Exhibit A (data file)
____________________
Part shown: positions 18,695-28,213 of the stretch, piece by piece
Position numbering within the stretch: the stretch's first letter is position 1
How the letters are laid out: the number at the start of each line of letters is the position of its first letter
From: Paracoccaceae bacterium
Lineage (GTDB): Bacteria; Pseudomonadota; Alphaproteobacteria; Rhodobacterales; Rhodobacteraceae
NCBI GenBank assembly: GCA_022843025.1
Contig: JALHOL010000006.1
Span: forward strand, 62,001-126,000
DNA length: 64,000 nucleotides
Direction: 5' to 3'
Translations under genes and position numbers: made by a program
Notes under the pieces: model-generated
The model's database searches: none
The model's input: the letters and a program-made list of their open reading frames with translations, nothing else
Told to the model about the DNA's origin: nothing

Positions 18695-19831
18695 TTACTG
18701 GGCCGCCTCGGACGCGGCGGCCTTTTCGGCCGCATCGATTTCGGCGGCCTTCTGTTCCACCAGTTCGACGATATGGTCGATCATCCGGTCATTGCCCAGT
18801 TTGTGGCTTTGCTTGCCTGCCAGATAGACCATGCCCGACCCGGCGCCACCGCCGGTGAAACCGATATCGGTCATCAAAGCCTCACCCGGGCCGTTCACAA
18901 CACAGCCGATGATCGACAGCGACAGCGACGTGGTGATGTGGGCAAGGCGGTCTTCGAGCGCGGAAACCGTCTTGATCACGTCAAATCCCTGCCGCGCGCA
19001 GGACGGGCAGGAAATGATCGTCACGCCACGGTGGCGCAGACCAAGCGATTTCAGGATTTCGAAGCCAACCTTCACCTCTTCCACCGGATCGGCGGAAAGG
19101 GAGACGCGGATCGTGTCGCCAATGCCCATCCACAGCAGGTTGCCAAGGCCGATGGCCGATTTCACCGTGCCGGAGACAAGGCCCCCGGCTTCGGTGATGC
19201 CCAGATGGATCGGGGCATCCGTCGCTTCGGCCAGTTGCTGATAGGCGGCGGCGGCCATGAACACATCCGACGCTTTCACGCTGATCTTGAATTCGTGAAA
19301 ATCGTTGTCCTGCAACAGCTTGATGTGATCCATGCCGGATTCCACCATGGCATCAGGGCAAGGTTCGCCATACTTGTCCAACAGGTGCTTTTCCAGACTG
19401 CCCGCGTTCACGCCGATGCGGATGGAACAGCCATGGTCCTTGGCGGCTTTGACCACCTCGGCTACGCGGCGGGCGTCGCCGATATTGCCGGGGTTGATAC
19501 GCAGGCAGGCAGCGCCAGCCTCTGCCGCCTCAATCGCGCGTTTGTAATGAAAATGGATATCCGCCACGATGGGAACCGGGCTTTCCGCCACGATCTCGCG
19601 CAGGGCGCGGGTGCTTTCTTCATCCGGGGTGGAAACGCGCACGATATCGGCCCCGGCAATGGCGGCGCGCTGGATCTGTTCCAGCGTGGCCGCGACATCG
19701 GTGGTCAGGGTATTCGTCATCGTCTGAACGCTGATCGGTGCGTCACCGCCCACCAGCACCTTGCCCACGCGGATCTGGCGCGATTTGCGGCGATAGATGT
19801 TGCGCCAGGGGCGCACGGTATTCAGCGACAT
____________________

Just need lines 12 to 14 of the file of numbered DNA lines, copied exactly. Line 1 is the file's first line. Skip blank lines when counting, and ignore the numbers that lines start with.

Notes under the pieces: model-generated
The model's database searches: none
The model's input: the letters and a program-made list of their open reading frames with translations, nothing else